A new test for Bush

President withdraws Miers nomination, eyes new choice for high court

Supreme Court Nomination


WASHINGTON -- President Bush, chastened by a backlash from core Republican supporters, scrapped the embattled nomination of his friend and counsel Harriet E. Miers for the Supreme Court, and began what is expected to be a quick and high-stakes push to name a new successor for retiring Justice Sandra Day O'Connor.

Bush could move within days to tap a replacement for Miers, amid sighs of relief from conservatives at the demise of a candidate they mistrusted and indignation from Democrats who accused Bush of pandering to the extreme right by abandoning her.

Miers' withdrawal came at a time of mounting woes for Bush and the day before a special counsel could add to his troubles by announcing indictments against top White House aides.

Bush announced that he had "reluctantly accepted" Miers' decision to step aside, which she conveyed to him in a phone call last night, and would move "in a timely manner" to replace her.

Miers' withdrawal, after a bitter debate over her qualifications for the court, left Bush facing a dilemma: He could tap a strict conservative, such as appeals court Judge Edith H. Jones, who would delight his base but provoke a partisan fight on Capitol Hill. Or he could choose a candidate with broader appeal, such as Attorney General Alberto R. Gonzales, a Texan and Bush confidant who would be the court's first Hispanic. But a Gonzales nomination would reawaken anger among Bush's strongest supporters that he is not doing enough to steer the court to the right. And Gonzales is vulnerable to charges that he is a presidential crony.

Bush characterized Miers' decision as a valiant step by a loyal aide to protect the principle of executive privilege, which he said would have been trampled had he complied with senators' requests to see documents detailing legal guidance Miers has given him while White House counsel.

"It is clear that senators would not be satisfied until they gained access to internal documents concerning advice provided during her tenure at the White House - disclosures that would undermine a president's ability to receive candid counsel," Bush said.

But the withdrawal also was an acknowledgement of the failure of an intense White House effort on Capitol Hill to sell the Miers nomination - troubled from the start by a revolt from conservatives who said her lack of experience as a judge and scant record of legal writings left doubt about her judicial philosophy. At the heart of lawmakers' requests for documents about Miers' White House work was uncertainty among Republicans about what legal positions she has taken and what kind of judge she would be.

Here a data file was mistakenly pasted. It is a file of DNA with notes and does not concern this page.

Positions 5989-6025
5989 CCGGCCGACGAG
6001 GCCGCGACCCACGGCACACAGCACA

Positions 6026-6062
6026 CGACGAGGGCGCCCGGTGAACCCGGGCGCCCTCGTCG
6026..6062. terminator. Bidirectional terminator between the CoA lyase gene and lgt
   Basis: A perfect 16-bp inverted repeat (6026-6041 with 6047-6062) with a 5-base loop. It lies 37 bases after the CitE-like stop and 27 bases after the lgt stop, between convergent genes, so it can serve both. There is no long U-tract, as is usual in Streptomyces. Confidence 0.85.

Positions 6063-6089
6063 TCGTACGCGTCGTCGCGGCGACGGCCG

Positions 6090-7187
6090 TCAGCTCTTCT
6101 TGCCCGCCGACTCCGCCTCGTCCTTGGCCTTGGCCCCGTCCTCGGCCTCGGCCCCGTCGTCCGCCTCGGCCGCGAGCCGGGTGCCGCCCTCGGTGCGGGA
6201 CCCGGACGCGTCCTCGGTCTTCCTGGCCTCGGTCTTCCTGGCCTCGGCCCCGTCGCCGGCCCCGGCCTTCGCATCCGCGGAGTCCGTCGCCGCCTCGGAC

"I am concerned that the confirmation process presents a burden for the White House and our staff that is not in the best interest of the country," Miers wrote in a letter to Bush, which she delivered to him in the Oval Office shortly before he announced her withdrawal. Miers will stay on as White House counsel, where her duties include helping Bush select judicial nominees.

The development came at a difficult time for Bush, who has been working to appear focused despite deep political problems and as his White House is shaken by the specter of indictments of top aides in the CIA leak probe.

The troubles are increasing the pressure on Bush from both parties as he looks toward a new nominee.

Republican leaders praised Miers' decision to step aside and urged Bush to move swiftly to find another candidate.

Bush should choose a nominee "he is confident has outstanding legal skills and who shares his judicial philosophy," said Sen. Jeff Sessions, an Alabama Republican who had expressed concern about Miers. Democrats accused Bush of caving in to conservative pressure and warned him not to do so again when he selects a new nominee.

"The radical right wing of the Republican Party killed the Harriet Miers nomination," said Sen. Harry Reid of Nevada, the Democratic leader. Bush "should reject the demands of a few extremists and choose a justice who will protect the constitutional rights of all Americans."

Miers' decision to withdraw came abruptly Wednesday night. In meetings and discussions with senators, it became clear to Miers and other top Bush aides that she was not gaining the support she would need from Republicans to win confirmation and that she would face hearings that could prove embarrassing to her and the president, people close to the nomination said.

Sen. Bill Frist of Tennessee, the majority leader, told White House Chief of Staff Andrew H. Card Jr. of the tough obstacles Miers would have faced during a phone call Wednesday evening, described by Frist's spokesman Bob Stevenson as "frank and candid."

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